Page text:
This narrative is as much about “the reflexive project of the self” (Gauntlett 99) in these “liquid times” (Bauman, Liquid Times), as it is a “performance” (Goffman) for others. The coherence and stability of my performance was undercut in a recent episode of Doctor Who – ‘Smith and Jones’ (2007) – in which a family row occurred outside a pub. I became quite distraught that I couldn’t work out where that pub was, and was later reassured to discover that it was in Pontypridd, a town a good few miles from Cardiff, and therefore it wasn’t surprising that I couldn’t recognise it. But in being distraught at not recognising locations I was demonstrating how central knowledge is to an idea of ‘home’. Knowing your way around, knowing where certain shops are, knowing the history of the place; these are all aspects of home, all parts of what Crouch calls “lay knowledge” (217). Ignorance of a space marks the outsider, who must stand on street corners with a map and ask locals for directions. For someone like me who prides himself on his sense of direction (who says I conform to gender stereotypes?) an inability to recognise a pub that I thought I should know suggested my knowledge of the area was dissipating, and so perhaps my ability to define that city as my home was becoming less valid. This must be why I take pleasure in noting that Torchwood’s diegesis is often geographically correct, for the ‘representational’ helps demonstrate my knowledge of the ‘real’ place’s layout. As Tuan notes, “When space feels thoroughly familiar to us, it has become place” (Space and Place 73), and the demonstration of that familiarity is one of the ways of reasserting one’s relationship to home.

In demonstrating a knowledge of the place I’m defining as home, I’m also insisting that I’m not a tourist. Urry shows how visitors use a “tourist gaze” (The Tourist Gaze), arguing viewing is the most important activity when encountering a place, just as Tuan (Space and Place 16) and Strain (3) do. To visit somewhere is to employ “a dominance of the eye” (Urry, “Sensing the City” 71); this is why photography has become the dominant manner for recording tourist activity. Strain sees the tourist gaze as one “trained for consumerism” (15) with tourist activity defined primarily by commerce. Since Doctor Who returned Cardiff has promoted its association with the programme, opening an ‘Up Close’ exhibition and debating whether to put together a tourist trail of locations. As a fan of these programmes I’m certainly excited by all of this, and have been to the exhibition. Yet it feels odd being a tourist in a place I want to call home, and some of my activity seems an attempt to demonstrate that it was my home before it became a place I might want to visit for its associations with a television programme. For example, I never went and watched the programme being filmed, even though much of it was shot within walking distance of my house, and “The physical places of fandom clearly have an extraordinary importance for fans” (Sandvoss 61). While some of this was due to not wanting to know what was going to happen in the programme, I was uncomfortable with carrying out an activity that would turn a “landscape” into a “mediascape” (Jansson 432), replacing the ‘real’ with the ‘representational’. In insisting on seeing Cardiff, and my house, as something which existed prior to the programmes, I’m attempting to maintain the “imagined community” (Anderson) I have for my home, distinguishing it from the taint of commerce, no matter how pointless or naïve such an act is in effect.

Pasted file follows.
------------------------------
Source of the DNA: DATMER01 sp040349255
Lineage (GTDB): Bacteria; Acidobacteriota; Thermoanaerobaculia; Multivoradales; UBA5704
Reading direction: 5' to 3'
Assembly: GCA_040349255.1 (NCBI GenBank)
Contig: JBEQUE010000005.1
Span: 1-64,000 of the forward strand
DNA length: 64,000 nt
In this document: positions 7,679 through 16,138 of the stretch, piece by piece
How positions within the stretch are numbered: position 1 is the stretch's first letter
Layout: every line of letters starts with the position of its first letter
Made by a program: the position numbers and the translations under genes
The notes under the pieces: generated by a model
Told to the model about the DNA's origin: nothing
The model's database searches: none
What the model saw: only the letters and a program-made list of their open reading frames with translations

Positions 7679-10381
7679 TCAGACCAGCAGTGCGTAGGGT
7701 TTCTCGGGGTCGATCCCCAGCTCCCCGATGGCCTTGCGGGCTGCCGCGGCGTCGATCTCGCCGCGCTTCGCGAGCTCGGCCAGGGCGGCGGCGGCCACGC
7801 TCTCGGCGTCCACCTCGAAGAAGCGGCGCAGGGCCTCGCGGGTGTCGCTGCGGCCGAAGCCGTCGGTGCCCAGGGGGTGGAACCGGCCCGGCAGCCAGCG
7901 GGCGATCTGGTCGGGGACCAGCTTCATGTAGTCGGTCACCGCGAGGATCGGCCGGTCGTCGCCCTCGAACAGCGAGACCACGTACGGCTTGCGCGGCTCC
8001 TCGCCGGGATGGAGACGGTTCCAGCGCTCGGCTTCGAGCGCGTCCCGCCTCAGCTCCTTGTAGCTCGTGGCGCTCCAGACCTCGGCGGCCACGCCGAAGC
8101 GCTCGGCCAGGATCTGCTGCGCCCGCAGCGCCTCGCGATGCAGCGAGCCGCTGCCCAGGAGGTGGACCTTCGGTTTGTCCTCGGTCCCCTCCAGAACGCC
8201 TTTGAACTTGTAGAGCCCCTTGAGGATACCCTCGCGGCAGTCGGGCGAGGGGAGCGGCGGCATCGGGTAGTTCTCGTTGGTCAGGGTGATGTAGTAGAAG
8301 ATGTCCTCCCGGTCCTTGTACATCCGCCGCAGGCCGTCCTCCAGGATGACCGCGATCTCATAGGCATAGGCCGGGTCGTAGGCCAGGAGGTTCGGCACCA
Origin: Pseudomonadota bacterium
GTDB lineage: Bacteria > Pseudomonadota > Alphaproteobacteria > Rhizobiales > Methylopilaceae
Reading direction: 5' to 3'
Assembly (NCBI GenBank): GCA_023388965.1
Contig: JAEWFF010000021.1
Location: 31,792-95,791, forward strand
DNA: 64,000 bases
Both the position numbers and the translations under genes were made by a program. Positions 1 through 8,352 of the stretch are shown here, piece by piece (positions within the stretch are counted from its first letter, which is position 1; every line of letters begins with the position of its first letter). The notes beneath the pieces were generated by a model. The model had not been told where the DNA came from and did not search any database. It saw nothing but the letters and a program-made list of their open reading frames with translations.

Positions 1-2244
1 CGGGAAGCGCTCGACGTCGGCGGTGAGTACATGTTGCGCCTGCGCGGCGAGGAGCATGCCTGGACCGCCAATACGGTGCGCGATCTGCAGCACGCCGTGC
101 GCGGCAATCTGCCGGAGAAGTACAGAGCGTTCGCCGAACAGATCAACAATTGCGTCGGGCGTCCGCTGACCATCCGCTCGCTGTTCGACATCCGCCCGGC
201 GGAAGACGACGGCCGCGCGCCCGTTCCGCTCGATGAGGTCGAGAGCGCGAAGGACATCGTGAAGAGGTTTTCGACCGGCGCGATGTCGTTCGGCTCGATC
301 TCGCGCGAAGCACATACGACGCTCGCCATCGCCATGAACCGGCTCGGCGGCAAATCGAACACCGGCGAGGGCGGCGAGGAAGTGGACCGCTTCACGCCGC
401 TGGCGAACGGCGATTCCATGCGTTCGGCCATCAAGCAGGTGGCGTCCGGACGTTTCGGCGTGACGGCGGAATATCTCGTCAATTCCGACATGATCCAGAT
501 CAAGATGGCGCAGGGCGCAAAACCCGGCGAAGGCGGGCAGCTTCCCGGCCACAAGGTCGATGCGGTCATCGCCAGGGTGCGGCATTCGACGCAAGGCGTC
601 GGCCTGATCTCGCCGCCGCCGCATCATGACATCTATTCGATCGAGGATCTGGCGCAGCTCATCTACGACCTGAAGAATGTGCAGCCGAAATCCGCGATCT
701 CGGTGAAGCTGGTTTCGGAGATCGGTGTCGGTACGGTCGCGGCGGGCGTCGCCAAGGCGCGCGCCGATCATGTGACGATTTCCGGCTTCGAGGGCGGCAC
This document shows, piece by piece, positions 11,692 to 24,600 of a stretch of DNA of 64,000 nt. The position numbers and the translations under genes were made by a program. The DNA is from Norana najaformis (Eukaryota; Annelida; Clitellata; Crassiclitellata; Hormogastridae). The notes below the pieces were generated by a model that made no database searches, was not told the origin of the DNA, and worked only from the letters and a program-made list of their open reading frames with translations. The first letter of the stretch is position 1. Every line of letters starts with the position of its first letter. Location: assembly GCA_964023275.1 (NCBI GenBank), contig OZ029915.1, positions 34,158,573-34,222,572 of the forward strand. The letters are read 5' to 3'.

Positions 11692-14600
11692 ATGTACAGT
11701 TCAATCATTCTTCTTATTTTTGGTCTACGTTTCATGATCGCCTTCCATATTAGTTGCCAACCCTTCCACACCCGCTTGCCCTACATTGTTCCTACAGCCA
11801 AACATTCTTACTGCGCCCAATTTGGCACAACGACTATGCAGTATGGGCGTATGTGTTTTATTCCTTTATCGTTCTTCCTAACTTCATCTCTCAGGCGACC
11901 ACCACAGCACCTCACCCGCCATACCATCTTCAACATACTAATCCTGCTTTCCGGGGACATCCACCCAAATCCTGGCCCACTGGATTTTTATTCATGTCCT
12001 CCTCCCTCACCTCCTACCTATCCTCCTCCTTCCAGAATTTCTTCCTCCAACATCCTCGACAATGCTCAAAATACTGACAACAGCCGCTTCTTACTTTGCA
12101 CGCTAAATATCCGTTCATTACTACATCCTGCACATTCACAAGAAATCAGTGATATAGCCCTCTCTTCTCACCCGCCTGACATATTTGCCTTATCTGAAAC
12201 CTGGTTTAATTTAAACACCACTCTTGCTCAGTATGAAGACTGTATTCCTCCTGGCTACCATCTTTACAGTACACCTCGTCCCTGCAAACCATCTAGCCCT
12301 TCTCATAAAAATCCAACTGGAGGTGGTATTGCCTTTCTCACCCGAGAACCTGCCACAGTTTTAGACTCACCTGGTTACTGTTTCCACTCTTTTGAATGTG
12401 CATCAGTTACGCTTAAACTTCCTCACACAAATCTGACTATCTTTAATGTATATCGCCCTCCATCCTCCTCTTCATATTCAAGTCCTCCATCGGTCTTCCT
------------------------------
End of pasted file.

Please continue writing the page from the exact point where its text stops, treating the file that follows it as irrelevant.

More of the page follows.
Hence, home is resolutely not a commercial place; or, at least, it is a location whose primary emotive aspects are not defined by consumerism. When houses are seen as nothing more than aspects of commerce, that’s when they remain ‘houses’ or ‘properties’; the affective aspects of ‘homes’ are instead emotionally detached from the commercial factors which bring them about. I think this is why I’m keen to demonstrate that my associations with Cardiff existed before Doctor Who started being made there, for if the place only meant anything to me because of the programme that would define me as a tourist and therefore undermine those emotional and personal aspects of the city which allow me to call it ‘home’. It also means I can be proud that such a cultural institution is being made in ‘my’ city.

But it’s a city I can no longer claim residence in. This means that Torchwood and Doctor Who have become useful ways for me to ‘visit’ Cardiff. It seems I have started to adopt a ‘tourist gaze’, for the programmes visually recreate the locations and all I can do is view them, no matter how much I use my knowledge of location in an attempt to interpret those images differently from a tourist. It’s tempting to suggest that this shows how there is a “perpetual negotiation between the real event and its representation” (Bruzzi 9), and how willing I am to engage in the “mobile privatization” that Williams saw as a defining aspect of television (26). But this would be to accept the “unhomeyness” which results from “the ultimate failures of the home in postmodern times” (Lewis and Cho 74). In adopting an autobiographical approach to these issues, I hope I’ve demonstrated the ways in which individuals can experience emotional resonances related to ‘home’ which, while clearly inflected through the social, cultural, and technological aspects I’ve outlined, are nevertheless meaningful and maintain a dominance of the ‘real’ over the ‘representational’. Furthermore, my job tells me I shouldn’t feel this way about my home; or, at least, it reminds me that such emotionality can be explained away through cultural analysis. But that doesn’t in any way make ‘home’ any less powerful nor fully explain how such dry criteria mutate into humanist, emotional significance. So, I can tell you what my home is: but I’m not sure I can get you to understand how seeing my home on television makes me feel. In that sense it’s almost too neat that the episode which kick-started all of this is called ‘Ghost Machine’, for television has become the technology through which the ghosts of my home haunt me on a weekly basis, and ghosts have always been difficult to make sense of.

Author Biography

Brett Mills